Fokker's hopes perk up as groups talk
Fokker's chances of survival improved last night after several companies, including British Aerospace and Bombardier, said they were talking to the ailing Dutch aircraft maker
Bombardier, the Canadian company that owns Shorts Brothers in Belfast, said it was "just exploring" the situation with Fokker. BAe's interest is via the AIR regional jet partnership it formed with France's Aerospatiale and Italy's Alenia.
AIR has always said it wanted to broaden the alliance, though a BAe spokesman said its contact with Fokker could not be described as negotiations. "We are just keeping up with the situation," he said. "It has been done through AIR. It is entirely exploratory."
Nevertheless, reports that the chances of a rescue were rising sparked a flurry of activity in Fokker shares, which rose more than one guilder to 4.50 (pounds 1.82).
South Korea's Samsung also said it was talking to Fokker, and the Taiwanese government is believed to be interested in all or part of the company.
Ben van Shaik, Fokker's chairman, said at the Singapore Aerospace Show yesterday, that the company's future looked brighter now than last month when its owner Daimler Benz withdrew financial support. "We have a good relationship with British Aerospace and Aerospatiale and we are talking to them."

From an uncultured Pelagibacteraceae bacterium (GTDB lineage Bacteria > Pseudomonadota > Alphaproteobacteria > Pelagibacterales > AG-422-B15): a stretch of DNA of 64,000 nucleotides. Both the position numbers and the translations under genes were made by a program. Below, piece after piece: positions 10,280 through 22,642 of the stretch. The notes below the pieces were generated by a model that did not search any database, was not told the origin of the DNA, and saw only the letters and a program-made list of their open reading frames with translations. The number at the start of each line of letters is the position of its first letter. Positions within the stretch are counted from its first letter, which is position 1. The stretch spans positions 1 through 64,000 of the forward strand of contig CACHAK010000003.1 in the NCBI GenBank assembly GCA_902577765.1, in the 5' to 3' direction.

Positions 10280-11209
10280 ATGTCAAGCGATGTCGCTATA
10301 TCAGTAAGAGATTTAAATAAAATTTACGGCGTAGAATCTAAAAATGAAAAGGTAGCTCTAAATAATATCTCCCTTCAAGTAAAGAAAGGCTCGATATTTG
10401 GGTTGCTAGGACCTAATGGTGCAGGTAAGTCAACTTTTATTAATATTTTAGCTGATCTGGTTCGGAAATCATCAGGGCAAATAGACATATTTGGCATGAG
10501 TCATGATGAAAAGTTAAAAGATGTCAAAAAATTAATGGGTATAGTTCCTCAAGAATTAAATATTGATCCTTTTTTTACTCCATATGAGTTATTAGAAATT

AIR was formed to market the three companies' regional jet businesses and reduce gross overcapacity in the market. Fokker jets compete directly against BAe's, and analysts said the Dutch company would not be allowed into the group before huge restructuring.
Shorts Brothers makes the wings for Fokker-70 and 100 jets, and the company said last month that up to 1,500 jobs were at risk. Michel Lord, Bombardier's spokesman, said: "We want to know exactly what they are looking for, and what the exact situation is." John Widen, for Fokker, said the talks were "about participation of Bombardier in taking Fokker over".
Baroness Jean Denton, economic affairs spokeswoman at the Northern Ireland office, visited Dutch officials at the Hague yesterday to talk about the Fokker crisis. A UK official said it was a fact-finding visit.
Meanwhile, at the Singapore exhibition, Rolls-Royce's incoming chief executive, John Rose, said yesterday he expected Asia to account for 30 per cent of revenue by 2000.
Mr Rose also confirmed Rolls was in joint venture talks with Singapore Airlines.
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